And so it is.

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Bo Sebastian is a Hypnotherapist and Life & Health Coach, available for private sessions to QUIT SMOKING, Lose Weight, New Lap-Band Hypnosis for Weight Loss, CHANGE YOUR MIND, CHANGE YOUR LIFE! at 615-400-2334 or

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A Surprise in the Night

A Surprise in the Night

I was a preacher in NYC. The congregation was rallying around a woman who decided to take care of her father while he was dying of the ferocious pancreatic cancer. Congregants were taking turns caring for her father, so she could get some sleep at night. A few days before his death, I took the late evening shift.

The father was very untrusting and loved his daughter immensely, it was clear. Before she went to bed the daughter told me, if I needed anything just call her. She’d be right by my side. It was very late. She and her husband looked so exhausted they could pass out on their feet. I bid them good night and proceeded to pray by the side of the ailing 88-year-old man.

He was lucid, but having bouts of paranoia and delusion. We talked a bit. I prayed some more. One hour went by. I felt myself falling asleep, which promised myself I wouldn’t do. This was an all night vigil. He seemed to moaned a lot, so it was like an alarm clock for me when I began to doze. I felt so badly for the man. At about the second hour, he had to urinate. I had never helped another person pee into a bedpan before, especially someone in extreme pain.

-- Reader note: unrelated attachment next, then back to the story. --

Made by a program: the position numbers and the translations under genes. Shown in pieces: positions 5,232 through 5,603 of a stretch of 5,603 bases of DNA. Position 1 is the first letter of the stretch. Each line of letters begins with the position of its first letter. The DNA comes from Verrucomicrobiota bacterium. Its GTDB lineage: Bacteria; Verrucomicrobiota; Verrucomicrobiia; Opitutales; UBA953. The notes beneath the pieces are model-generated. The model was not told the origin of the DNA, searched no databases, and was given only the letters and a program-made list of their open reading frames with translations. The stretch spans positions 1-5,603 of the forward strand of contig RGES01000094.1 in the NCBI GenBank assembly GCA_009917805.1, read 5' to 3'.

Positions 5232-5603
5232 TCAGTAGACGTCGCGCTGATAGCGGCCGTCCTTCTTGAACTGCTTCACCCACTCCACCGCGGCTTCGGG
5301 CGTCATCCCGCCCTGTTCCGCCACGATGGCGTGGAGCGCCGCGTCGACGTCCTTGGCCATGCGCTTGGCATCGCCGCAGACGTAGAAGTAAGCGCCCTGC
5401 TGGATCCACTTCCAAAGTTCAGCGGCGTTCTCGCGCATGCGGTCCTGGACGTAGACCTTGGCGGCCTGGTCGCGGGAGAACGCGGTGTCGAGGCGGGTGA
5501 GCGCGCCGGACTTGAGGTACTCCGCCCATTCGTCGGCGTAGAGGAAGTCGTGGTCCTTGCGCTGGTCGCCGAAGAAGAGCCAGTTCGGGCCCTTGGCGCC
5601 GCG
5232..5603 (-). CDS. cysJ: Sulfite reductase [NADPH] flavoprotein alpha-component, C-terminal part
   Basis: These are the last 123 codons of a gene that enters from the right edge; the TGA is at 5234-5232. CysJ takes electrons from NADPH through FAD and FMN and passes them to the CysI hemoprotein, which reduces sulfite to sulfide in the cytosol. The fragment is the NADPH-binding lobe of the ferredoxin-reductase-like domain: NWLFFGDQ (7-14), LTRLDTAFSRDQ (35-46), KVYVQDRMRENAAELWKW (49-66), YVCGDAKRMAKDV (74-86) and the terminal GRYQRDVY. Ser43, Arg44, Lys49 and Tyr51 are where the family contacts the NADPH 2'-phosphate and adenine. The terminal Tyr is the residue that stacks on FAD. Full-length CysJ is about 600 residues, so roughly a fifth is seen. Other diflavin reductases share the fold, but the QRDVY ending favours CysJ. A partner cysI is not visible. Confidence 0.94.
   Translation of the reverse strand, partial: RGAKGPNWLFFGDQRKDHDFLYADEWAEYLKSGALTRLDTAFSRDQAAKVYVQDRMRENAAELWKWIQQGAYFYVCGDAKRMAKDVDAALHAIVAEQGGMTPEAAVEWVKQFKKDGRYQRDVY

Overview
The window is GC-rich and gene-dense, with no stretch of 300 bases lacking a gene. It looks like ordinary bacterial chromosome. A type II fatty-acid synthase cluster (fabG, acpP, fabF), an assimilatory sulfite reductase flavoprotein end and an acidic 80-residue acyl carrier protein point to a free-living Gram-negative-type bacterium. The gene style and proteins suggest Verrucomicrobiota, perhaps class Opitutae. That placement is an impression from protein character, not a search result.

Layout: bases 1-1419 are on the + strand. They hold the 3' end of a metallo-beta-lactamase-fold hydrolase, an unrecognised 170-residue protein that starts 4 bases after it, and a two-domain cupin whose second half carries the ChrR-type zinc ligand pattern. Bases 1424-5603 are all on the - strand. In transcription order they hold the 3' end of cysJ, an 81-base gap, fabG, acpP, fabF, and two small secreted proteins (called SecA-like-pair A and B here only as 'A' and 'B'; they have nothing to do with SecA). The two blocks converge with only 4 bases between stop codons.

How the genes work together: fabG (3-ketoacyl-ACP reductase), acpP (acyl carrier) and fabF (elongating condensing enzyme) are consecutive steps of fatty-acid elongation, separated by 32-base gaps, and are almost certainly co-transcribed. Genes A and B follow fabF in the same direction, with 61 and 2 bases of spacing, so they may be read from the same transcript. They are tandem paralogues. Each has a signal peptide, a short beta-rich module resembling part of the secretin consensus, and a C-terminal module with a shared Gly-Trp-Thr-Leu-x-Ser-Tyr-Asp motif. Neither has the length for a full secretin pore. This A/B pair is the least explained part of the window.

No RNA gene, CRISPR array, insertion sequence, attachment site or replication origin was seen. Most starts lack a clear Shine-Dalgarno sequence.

When we got to the part where I had to touch him to get it in the hole, he looked at me with disdain and cried out for his daughter. My hand flinched away. “It’s okay. I can help you,” I whispered. “Don’t be afraid.”

Yet, he shook his head and cried out his daughters name into the night. I hoped she would hear and come running to my side, but she didn’t. I was so afraid he was going to urinate all over the bed. In a sudden panic, I just decided to man up and wake her. I couldn’t really be all I thought I could be as a preacher and a friend, in her hour of need.

So, I’m thinking. Why wake them both. I’ll quietly go into their bedroom, wake her gently. She’ll know that her father needs her. So, I gently open the door without a creak, tiptoe into the bedroom and walk toward the bed.